The Canadian-built airplane that crashed into a suburb of Buffalo, N.Y., Thursday night was a Bombardier Q400, a commonly used model of medium-range passenger aircraft — but one with a troubling history of landing-gear problems.
Scandinavian Airlines pulled all 27 of its Q400s out of service permanently in the fall of 2007 after three of the planes experienced landing-gear failure within six weeks. Five people were injured when one of those planes crash-landed.
There is no indication that landing-gear problems played a role in the crash of Flight 3407 Thursday night. A fatal crash of a similar Bombardier aircraft in New Zealand in 1995 was caused by pilot error resulting from distraction over stuck landing gear.
Following the first two SAS incidents in September 2007, Montreal-based Bombardier and the Canadian transport authority recommended that all Q400s worldwide — roughly 160 planes — be grounded for inspection.
But after the third incident — and a Lufthansa Q400 that had to make an emergency landing in Munich when its front landing gear refused to deploy — SAS grounded all its Q400s for good in October 2007.
"Confidence in the Q400 has diminished considerably and our customers are becoming increasingly doubtful about flying in this type of aircraft," the head of SAS said at the time.
Bombardier ultimately reached a settlement with SAS and sold replacement short-haul aircraft to the airline at a discount.
Inspections of Q400 landing gears following the fall 2007 incidents found a remarkably rapid rate of corrosion in the landing-gear mechanisms, one that periodic inspections might not catch in time.
The inspection cycle for Q400s was sped up, and Bombardier management went through a personnel shakeup.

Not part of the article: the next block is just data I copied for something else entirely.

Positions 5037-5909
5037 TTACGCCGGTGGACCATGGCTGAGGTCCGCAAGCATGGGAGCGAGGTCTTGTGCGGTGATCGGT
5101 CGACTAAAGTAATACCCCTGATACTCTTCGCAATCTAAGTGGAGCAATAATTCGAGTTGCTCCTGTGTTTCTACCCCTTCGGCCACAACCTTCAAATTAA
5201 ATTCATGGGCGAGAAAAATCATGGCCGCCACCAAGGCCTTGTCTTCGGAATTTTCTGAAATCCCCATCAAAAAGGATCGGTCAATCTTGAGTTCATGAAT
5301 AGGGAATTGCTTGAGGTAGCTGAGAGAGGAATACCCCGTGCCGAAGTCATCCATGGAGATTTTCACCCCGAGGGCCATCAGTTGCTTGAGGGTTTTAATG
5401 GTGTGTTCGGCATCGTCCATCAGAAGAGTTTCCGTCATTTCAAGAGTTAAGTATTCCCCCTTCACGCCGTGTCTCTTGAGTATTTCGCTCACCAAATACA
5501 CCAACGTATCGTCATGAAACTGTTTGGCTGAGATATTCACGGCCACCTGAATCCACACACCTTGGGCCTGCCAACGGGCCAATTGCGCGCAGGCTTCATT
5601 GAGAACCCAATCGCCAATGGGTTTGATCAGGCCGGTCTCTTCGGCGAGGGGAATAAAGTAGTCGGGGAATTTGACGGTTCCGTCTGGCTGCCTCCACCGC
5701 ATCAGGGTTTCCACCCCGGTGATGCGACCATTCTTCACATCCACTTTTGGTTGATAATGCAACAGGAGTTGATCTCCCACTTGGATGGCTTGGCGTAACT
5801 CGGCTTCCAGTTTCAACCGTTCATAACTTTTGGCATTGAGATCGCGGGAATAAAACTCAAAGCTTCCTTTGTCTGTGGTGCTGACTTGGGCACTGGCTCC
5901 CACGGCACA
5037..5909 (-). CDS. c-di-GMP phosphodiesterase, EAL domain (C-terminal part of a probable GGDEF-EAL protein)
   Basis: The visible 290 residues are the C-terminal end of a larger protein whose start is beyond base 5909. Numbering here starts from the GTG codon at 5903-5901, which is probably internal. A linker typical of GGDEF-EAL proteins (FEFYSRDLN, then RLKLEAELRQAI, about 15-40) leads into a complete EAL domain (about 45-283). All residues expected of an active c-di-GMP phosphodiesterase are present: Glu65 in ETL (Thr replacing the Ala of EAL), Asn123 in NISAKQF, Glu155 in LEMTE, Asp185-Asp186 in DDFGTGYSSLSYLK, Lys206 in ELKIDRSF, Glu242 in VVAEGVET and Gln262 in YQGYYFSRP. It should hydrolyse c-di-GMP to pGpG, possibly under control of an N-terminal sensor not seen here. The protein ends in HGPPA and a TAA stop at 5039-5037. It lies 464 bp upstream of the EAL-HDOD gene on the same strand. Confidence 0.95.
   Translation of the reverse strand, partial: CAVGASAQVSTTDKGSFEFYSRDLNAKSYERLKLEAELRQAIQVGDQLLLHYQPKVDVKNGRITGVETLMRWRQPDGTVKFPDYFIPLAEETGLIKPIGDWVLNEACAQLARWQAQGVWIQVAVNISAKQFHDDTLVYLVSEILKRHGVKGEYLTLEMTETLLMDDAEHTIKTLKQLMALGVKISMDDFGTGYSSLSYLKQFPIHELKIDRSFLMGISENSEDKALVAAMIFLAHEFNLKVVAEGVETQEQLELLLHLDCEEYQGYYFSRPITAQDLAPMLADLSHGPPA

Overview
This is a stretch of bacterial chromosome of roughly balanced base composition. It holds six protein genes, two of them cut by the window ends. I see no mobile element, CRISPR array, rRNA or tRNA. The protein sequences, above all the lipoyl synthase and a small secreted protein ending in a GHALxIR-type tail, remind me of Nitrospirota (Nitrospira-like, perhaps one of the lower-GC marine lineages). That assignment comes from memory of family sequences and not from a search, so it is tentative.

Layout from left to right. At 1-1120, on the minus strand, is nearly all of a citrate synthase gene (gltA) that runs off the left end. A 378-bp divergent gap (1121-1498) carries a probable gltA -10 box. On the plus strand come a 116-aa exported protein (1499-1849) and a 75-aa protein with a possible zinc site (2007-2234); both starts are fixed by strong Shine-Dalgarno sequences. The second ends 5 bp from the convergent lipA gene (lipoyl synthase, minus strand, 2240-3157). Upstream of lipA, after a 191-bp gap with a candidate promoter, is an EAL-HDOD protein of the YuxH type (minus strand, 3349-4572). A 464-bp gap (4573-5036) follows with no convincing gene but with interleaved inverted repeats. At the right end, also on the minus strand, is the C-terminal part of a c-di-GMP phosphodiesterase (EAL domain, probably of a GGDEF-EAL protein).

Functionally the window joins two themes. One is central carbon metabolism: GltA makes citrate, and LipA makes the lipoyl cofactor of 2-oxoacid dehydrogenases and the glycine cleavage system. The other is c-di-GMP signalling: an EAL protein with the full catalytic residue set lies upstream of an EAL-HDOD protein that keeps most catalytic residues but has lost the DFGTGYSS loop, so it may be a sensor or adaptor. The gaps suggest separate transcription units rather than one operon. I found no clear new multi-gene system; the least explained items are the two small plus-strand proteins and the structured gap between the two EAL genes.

The Q400 model went into service in 2000, and Bombardier has sold about 300 at roughly $27 million each.
The plane is powered by twin Pratt and Whitney Canada PW150A turboprop engines, each of which spins a six-blade propeller. The Q400 has a top speed of about 410 mph, a top altitude of 27,000 feet, a maximum range of 1,500 miles, a wingspan of about 93 feet and a length of about 108 feet.
The Q400 is a variant of the very successful De Havilland Canada Dash 8, which first entered service in 1984, and a descendant of the smaller De Havilland Canada Twin Otter, first built in the mid-1960s and still in production. Military forces also use variants of the Dash 8.
"You'll find the Dash 8 at work in every part of the globe, from the Sahara to the Arctic and from the largest cities to the most remote airstrips," states the Bombardier Web site, which cites 23 commercial carriers worldwide as using the medium-capacity Q400.
Like the four-engine Dash 7, the two-engine Dash 8s are easily noticed for their "underslung" fuselage — the wings attach at the top of the body rather than at the bottom — and their high, T-shaped tails.
Bombardier acquired the De Havilland company in 1992 and redesigned the Dash 8 line to reduce noise, since many of its commercial customers operate the planes out of "city center" airports — hence the "Q" for "quiet" series.